Rage and Despair, in Response to Trump’s Executive Orders

By Marnie Thomson

I share this Facebook post with the permission of Berhanu Gurach, an Ethiopian refugee who lives in Nyarugusu refugee camp in Tanzania. He posted this six days after Trump signed his first executive order banning citizens of specific Muslim countries and all refugees entry to the U.S.

Berhanu’s post represents the despair of refugees who endure in UN camps, clinging to the hopes of resettlement in the U.S. It expresses the dismay of those for whom promises of resettlement have now been reneged. His picture captures his raw emotion in the immediate wake of the first ban. Berhanu posted this before the first stay, and the ban had taken effect immediately, even in remote refugee camps like Nyarugusu.

During this time, refugees from Nyarugusu camp began asking me questions. “Why does Trump hate us?” “Why did Obama like us?” “What about the 30,000 that the U.S. promised to take from Tanzania?” “What is going to happen to us now?” Refugees who had already been resettled in the U.S. also had questions. “How does this order affect those of us who are already here?” “Will Trump issue an order about us?” The one question that refugees in the camp and those already in the US both asked me was: “What can we do?”

This is the ethical question I have been asking myself too. It stems from a place of dismay and distress. As Bianca Williams contends, emotion shapes not only how we embrace and understand social theory but also how we anthropologists position ourselves as allies and take action.

After the first Muslim/immigration ban, many anthropologists also took to social media.

Some joined the airport protests or started contributing to the ACLU and other organizations. The AAA called for the immediate reversal of the executive order. AES endorsed the AAA stance and contributed additional points in their own statement against the order. APLA/PoLAR issued a three-part response to the ban called Speaking Justice to Power. Six of us spoke out as anthropologists. In our classrooms, we spoke with our students about the implications of the ban.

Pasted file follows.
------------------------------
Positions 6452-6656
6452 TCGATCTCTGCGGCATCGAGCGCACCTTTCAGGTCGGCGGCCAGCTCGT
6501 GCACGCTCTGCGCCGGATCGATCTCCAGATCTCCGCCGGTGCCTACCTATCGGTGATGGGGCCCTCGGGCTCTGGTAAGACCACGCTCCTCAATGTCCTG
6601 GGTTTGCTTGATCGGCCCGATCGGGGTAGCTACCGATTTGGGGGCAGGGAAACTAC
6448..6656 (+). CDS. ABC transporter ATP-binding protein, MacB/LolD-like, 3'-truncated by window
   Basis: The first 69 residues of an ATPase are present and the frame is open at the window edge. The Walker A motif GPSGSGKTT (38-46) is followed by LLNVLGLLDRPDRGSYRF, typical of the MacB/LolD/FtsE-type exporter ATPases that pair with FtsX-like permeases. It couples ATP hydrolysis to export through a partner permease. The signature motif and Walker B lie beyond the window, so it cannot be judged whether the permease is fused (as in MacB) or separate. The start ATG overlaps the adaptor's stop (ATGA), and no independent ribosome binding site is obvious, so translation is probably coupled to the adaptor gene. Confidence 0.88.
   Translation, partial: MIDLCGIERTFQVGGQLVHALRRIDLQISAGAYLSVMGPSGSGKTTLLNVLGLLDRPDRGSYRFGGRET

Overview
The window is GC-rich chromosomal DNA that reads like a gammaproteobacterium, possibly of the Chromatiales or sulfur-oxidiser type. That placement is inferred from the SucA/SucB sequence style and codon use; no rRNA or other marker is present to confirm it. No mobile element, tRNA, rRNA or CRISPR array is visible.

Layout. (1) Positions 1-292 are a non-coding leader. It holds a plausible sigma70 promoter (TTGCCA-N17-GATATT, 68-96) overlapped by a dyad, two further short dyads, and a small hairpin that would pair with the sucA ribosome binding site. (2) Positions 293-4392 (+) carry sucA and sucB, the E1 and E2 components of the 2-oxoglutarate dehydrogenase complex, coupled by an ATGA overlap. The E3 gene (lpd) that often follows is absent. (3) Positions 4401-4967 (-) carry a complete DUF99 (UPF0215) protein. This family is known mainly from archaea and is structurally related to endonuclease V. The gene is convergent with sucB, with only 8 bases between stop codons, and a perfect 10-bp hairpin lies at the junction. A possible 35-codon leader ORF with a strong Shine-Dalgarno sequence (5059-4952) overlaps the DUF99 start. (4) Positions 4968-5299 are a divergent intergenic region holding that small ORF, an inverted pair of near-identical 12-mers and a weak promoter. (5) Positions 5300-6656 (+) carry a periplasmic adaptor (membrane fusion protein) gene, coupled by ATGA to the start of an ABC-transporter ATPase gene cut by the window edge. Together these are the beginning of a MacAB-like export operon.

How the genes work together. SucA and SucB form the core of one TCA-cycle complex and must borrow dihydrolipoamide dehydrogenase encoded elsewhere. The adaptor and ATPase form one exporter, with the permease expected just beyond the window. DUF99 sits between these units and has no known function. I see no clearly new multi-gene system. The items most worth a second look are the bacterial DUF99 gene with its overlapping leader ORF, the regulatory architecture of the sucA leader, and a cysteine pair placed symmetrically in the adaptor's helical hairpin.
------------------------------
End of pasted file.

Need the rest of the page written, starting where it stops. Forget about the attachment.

Do anthropological ethics need to change in this new Trump era? In many ways, no. As Ruth Benedict said, anthropology’s purpose is to make the world safe for human differences. Yet as we work against racism, xenophobia, nationalism, white supremacy, and many other social injustices, we also need to take seriously anthropology’s complicity in creating today’s political landscape. In the special issue of American Ethnologist on the 2016 Brexit referendum and Trump election, Yarimar Bonilla and Jonathan Rosa urge anthropologists to unsettle our field, including recognizing the ways in which this political moment is not exceptional, but rather is consistent with both domestic and global political currents.

As part of unsettling anthropology, we need to ask: how should our ethical engagements change? How should they stay the same?

In a time where public anthropology may no longer suffice, Carole McGranahan suggests we take cues from the National Park Service and other governmental institutions and consider what going rogue would mean for anthropology. In her words, “Public anthropology is to be engaged. It is to communicate anthropological knowledge in a way that will be useful. Rogue anthropology is to be enraged. It is to communicate anthropological knowledge in a way that will disrupt, stop, resist, refuse.”

Rage, as Glen Couthard shows in Red Skins, White Masks, fuels the communal fire of resistance. By refusing and resist